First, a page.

Refugees cook up a storm to win hearts

The Star Malaysia - Star2 - - LIVING - By SE­BASTIEN MALO

BEAM­ING with pride, a Nepalese refugee in the kitchen of a New York caterer holds up cau­li­flower flo­rets she has steamed, bat­tered and fried, part of a cook­ing reper­toire she says earns her a liv­ing and keeps her spir­its up.

At home in Kath­mandu, ex­plains Rachana, who did not want to give her full name, cook­ing once brought her plea­sure as she fed her fam­ily del­i­ca­cies from recipes in­her­ited from her mother.

Then political vi­o­lence struck, leav­ing a close rel­a­tive dead and forc­ing her to flee the coun­try. Now her hap­pi­ness re­turns, she says, when she pre­pares tra­di­tional spe­cial­ties for Eat Off­beat, a New York food com­pany where refugees make and de­liver eth­nic fare.

The start- up com­pany is one of sev­eral ini­tia­tives across the United States which ap­peal to the ap­petites of Amer­i­cans and give refugees op­por­tu­ni­ties to make a liv­ing. Oth­ers are lo­cated in Cal­i­for­nia, Utah and Texas.

“It’s a very, very good feel­ing when peo­ple come to eat my food, and they talk about how good it is,” Rachana said.

On a re­cent day in the com­pany’s kitchen, she paced be­tween a counter and stove top where oil was heated for the cau­li­flower, to be served with a tangy tomato and ta­mari sauce flavoured with fenu­greek.

Al­though the cau­li­flower is a Chi­nese dish, Rachana, 53, said she de­vel­oped her own ver­sion in Nepal. “From the age of 16, I’ve been cook­ing,” she said.

Half a dozen refugees have found work at Eat Off­beat.

Un­til Rachana be­came a full­time chef, she scraped by for nearly a decade in New York, speak­ing no English at first and tak­ing odd jobs. Now she tells other Eat Off­beat work­ers: “Don't worry, you can get what­ever you like here. This is Amer­ica.”

Ini­tia­tives such as Eat Off­beat can serve as coun­ter­point to anti- im­mi­gra­tion sen­ti­ment, their pro­po­nents say. De­spite the at- times hos­tile con­text, Eat Off­beat has found suc­cess through its tan­ta­lis- ing tastes and hard work, said co- founder Wis­sam Kahi.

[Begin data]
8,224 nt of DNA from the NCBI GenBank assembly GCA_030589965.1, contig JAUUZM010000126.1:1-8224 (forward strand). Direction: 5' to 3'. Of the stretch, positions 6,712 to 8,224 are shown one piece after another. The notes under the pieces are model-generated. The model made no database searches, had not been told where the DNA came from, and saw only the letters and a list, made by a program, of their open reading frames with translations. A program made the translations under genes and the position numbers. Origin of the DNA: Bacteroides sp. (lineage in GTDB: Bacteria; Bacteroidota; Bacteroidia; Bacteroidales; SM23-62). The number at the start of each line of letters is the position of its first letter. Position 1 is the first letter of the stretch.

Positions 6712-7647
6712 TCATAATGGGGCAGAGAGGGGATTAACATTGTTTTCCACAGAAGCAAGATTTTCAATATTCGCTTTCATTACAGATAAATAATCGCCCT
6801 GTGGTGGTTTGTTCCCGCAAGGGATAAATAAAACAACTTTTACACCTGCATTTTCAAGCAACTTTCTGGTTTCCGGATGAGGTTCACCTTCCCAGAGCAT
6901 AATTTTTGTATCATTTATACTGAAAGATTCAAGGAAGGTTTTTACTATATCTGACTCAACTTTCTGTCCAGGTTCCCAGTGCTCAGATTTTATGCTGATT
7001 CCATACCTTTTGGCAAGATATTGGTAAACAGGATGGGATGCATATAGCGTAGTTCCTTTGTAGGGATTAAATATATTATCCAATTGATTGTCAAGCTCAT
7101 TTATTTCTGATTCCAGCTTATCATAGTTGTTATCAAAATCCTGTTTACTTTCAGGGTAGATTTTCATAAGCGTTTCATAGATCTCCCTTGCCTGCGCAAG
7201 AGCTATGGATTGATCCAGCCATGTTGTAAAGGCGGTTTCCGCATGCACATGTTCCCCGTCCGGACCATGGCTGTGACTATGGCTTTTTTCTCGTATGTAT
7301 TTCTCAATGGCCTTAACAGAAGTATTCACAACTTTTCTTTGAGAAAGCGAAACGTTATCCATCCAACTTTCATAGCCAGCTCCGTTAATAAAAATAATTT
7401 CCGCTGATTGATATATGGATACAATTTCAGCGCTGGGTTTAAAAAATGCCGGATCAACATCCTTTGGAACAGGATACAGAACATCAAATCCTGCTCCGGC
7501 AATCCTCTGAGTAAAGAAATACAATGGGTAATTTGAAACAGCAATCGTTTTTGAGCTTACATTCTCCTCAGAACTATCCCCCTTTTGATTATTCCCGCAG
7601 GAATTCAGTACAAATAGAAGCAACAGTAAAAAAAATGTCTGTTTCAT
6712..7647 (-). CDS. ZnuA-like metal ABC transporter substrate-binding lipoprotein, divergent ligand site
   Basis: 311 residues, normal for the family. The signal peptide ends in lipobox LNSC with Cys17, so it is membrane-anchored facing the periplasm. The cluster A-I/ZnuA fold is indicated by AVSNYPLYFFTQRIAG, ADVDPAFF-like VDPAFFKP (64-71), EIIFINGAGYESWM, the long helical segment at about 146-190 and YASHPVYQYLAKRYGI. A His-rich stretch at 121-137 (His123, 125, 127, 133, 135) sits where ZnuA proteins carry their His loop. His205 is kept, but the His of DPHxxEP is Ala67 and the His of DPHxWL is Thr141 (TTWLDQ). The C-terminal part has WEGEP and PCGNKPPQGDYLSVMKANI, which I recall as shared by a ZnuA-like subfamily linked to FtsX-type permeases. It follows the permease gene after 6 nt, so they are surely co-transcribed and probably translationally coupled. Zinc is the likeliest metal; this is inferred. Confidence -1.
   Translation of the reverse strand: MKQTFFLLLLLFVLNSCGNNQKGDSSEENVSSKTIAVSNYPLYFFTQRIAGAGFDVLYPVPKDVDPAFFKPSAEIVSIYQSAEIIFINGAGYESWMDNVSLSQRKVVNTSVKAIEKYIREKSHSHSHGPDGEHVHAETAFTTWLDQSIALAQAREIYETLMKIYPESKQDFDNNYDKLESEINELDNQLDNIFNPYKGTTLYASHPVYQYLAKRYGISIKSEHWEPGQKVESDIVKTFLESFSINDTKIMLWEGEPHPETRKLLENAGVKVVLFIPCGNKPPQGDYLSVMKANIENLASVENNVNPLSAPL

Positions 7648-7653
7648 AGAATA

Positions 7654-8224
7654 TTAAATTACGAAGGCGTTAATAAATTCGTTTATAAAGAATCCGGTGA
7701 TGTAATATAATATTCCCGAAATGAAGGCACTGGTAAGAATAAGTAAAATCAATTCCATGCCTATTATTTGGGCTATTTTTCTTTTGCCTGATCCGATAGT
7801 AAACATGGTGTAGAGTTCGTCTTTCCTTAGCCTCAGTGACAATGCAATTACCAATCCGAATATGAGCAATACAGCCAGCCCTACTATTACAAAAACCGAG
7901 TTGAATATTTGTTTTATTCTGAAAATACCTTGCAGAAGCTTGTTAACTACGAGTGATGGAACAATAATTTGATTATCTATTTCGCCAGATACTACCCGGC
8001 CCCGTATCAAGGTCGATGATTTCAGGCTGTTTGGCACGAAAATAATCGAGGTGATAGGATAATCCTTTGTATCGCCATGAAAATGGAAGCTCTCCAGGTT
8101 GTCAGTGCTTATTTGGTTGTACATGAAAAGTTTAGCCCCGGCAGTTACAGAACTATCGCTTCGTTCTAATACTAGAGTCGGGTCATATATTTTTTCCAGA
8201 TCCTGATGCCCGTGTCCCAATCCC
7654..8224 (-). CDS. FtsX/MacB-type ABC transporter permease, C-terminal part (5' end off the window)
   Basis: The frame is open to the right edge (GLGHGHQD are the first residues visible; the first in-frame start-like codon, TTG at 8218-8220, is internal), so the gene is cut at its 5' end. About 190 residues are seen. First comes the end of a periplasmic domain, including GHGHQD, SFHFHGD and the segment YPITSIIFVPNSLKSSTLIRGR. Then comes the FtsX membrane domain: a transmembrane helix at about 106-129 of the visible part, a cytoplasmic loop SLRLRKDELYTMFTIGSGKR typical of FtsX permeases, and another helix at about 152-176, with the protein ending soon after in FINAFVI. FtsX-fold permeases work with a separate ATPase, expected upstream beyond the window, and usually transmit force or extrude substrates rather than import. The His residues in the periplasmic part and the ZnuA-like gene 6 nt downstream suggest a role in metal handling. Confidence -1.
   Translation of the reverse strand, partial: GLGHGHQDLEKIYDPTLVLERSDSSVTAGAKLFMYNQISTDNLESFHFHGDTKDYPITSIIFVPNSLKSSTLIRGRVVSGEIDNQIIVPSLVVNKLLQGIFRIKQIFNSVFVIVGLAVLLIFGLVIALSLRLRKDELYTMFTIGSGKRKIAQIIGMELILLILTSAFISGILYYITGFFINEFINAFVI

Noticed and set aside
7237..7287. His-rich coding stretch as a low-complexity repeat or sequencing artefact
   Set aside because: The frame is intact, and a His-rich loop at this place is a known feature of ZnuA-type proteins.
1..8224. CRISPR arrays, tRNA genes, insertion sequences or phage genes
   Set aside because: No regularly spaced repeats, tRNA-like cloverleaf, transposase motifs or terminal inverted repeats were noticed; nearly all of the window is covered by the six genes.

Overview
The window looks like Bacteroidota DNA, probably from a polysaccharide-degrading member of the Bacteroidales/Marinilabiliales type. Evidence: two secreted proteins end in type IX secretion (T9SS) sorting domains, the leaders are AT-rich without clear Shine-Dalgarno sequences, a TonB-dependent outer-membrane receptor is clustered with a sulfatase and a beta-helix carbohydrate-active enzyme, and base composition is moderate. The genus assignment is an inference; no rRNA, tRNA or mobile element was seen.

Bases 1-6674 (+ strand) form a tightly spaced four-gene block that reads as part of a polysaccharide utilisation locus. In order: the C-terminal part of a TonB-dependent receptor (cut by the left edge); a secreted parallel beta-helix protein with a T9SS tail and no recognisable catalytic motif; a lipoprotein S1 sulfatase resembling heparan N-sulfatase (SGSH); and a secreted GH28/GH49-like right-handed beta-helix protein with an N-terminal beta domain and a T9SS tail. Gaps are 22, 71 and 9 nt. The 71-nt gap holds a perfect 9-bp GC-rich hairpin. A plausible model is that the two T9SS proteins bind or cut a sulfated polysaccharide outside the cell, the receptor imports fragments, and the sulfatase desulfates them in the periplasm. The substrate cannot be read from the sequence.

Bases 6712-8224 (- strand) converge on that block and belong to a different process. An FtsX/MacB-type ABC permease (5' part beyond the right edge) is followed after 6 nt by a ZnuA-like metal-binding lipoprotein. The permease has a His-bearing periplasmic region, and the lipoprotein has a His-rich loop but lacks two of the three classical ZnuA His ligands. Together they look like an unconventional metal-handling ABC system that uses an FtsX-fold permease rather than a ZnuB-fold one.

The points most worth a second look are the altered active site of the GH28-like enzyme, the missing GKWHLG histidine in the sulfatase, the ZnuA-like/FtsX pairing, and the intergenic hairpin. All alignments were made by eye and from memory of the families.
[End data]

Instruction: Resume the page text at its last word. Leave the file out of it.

It has re­ceived more than 1,200 or­ders since a soft launch in Novem­ber. A smart­phone app to take or­ders is in the works and ex­pand­ing to other cities is a pos­si­bil­ity, he said.

Across the coun­try at the Spice Kitchen In­cu­ba­tor in Salt Lake City, Utah, refugees from So­ma­lia and Iraq are also learn­ing the food busi­ness.

Among them is Nour, who moved to the United States less than a year ago to es­cape the civil war in Syria and has as­ton­ished or­gan­is­ers with his tal­ents. He, like Rachana, asked to be named by his first name only to pro­tect fam­ily mem­bers.

“His food is ex­cep­tional,” said Grace Hen­ley, who man­ages the Spice Kitchen pro­gramme for the In­ter­na­tional Res­cue Com­mit­tee, a hu­man­i­tar­ian aid or­gan­i­sa­tion. The IRC runs Spice Kitchen and of­fers help to Eat Off­beat, which is pri­vate.

At Spice Kitchen, Nour has dubbed one dish “East meets West”, fus­ing rice, chicken and beef with Syr­ian spices and TexMex flavours to re­flect his move to the Amer­i­can West from Da­m­as­cus.

“All this food di­ver­sity in our com­mu­nity makes it a more in­ter­est­ing place to live,” Hen­ley said. “It makes it a more de­li­cious place to live.” – Thom­son Reuters Foun­da­tion

Newspapers in English

Newspapers from Malaysia

© PressReader. All rights reserved.